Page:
The Greenbelt City Council Monday expressed opposition to a proposal to rename the Baltimore-Washington Parkway after ailing former Rep. Gladys Noon Spellman.

"We believe that Gladys deserves something more fitting than a stretch of stark asphalt," said Mayor Richard J. Castaldi. "Someone who has served the people should have something more humanistic and lifegiving as an appreciation."

Democratic Rep. Steny H. Hoyer, who was elected to fill Spellman's House of Representatives seat after she suffered massive heart arrest a year ago, introduced the measure in Congress in late October.

In other business, the council discussed bringing suit against Prince George's County if a redistricting proposal known as the Hendershot Plan is approved by the County Council.

The plan devised by Tom Hendershot, a member of the County Council's redistricting committee and a prominent Prince George's Democrat, would place Greenbelt in the same councilmanic district as Bowie.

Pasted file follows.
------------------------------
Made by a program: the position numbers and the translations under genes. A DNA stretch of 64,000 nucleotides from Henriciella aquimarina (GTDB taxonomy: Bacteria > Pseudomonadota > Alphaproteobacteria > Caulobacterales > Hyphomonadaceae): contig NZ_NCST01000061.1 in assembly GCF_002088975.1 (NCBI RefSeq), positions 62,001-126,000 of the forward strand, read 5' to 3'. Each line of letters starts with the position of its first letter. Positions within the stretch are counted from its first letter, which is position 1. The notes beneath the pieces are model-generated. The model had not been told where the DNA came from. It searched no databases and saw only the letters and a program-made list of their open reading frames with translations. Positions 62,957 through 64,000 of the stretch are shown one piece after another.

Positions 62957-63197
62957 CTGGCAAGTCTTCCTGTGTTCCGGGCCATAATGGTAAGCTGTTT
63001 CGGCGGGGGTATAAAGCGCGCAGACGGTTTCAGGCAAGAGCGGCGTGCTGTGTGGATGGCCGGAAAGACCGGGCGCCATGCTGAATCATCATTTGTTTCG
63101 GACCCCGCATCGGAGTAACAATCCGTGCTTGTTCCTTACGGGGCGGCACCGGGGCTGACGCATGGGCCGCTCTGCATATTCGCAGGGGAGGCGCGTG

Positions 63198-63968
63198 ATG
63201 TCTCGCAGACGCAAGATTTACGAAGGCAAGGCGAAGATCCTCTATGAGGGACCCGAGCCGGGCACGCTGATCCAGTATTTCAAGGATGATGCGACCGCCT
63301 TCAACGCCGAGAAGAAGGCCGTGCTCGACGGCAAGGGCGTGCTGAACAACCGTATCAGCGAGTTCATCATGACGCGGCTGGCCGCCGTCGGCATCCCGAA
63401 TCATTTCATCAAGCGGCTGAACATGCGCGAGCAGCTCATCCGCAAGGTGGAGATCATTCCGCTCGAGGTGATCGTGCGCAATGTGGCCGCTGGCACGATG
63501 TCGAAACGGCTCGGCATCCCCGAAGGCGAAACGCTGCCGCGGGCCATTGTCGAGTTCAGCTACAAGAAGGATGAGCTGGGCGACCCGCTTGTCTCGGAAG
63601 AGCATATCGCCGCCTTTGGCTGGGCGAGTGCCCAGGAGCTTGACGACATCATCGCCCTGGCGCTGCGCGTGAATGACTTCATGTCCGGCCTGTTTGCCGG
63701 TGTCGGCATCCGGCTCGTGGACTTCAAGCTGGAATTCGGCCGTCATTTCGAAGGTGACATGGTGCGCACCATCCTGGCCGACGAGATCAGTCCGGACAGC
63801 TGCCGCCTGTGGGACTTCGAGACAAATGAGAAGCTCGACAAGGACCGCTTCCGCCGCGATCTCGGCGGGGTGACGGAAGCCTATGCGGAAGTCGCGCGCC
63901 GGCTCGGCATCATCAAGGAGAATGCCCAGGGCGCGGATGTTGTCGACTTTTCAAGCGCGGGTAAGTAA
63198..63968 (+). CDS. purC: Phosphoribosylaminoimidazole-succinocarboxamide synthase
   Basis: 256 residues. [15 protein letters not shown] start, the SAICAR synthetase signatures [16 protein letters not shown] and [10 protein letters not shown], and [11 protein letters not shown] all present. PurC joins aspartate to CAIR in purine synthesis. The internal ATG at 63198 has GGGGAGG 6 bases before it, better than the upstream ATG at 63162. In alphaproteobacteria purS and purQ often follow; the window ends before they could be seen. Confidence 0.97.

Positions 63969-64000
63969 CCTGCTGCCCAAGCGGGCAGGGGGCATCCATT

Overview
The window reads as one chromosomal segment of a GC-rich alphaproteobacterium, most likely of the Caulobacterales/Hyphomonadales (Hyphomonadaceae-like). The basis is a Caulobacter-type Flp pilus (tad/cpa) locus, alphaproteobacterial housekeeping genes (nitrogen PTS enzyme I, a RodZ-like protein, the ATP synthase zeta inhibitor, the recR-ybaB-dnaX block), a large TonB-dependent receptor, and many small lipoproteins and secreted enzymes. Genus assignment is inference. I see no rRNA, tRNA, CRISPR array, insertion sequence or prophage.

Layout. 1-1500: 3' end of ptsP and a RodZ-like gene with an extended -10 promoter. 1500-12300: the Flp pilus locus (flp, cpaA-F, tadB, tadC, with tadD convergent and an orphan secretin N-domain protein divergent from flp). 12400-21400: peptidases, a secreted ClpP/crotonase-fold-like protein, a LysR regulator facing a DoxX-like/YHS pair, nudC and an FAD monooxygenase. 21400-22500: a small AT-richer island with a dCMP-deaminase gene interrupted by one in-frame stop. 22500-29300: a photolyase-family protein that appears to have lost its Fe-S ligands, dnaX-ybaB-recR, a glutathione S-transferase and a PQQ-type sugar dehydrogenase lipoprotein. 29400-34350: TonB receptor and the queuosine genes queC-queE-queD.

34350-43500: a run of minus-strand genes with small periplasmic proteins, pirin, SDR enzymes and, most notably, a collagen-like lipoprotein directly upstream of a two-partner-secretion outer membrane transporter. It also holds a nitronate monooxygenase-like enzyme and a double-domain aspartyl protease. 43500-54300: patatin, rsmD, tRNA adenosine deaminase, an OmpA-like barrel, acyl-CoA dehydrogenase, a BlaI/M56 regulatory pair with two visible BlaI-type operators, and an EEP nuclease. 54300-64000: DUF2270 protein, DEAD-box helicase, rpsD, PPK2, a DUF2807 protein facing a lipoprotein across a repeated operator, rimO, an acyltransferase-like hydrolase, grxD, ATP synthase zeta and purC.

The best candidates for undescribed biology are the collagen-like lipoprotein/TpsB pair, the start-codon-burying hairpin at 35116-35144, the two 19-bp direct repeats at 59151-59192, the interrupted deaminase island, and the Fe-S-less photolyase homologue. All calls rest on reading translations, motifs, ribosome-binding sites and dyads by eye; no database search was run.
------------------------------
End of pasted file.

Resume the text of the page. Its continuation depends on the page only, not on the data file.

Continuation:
Castaldi argues that there is little sense in placing Bowie, a growing rural-suburban district, with Greenbelt, "a beltway community with urban directions."

"Bowie's characteristics are different than Greenbelt's," Castaldi said. "We believe the plan is an obvious case of gerrymandering and does not take the needs of the two communities into consideration."

Castaldi said the city has received considerable backing from other municipalities, including nearby Bladensburg.

The council also awarded a cable television franchise to Storer Cable Communications. Greenbelt became the company's 17th municipal franchise in Prince George's.

The council also discussed traffic problems on Greenbelt Road east of the Baltimore-Washington Parkway.

Area residents have complained that a lack of traffic lights and a high speed limit on the stretch are dangerous for pedestrians.

The city is considering lowering the 50 mph speed limit or placing a traffic light at the intersection of Greenbelt and Mandan roads.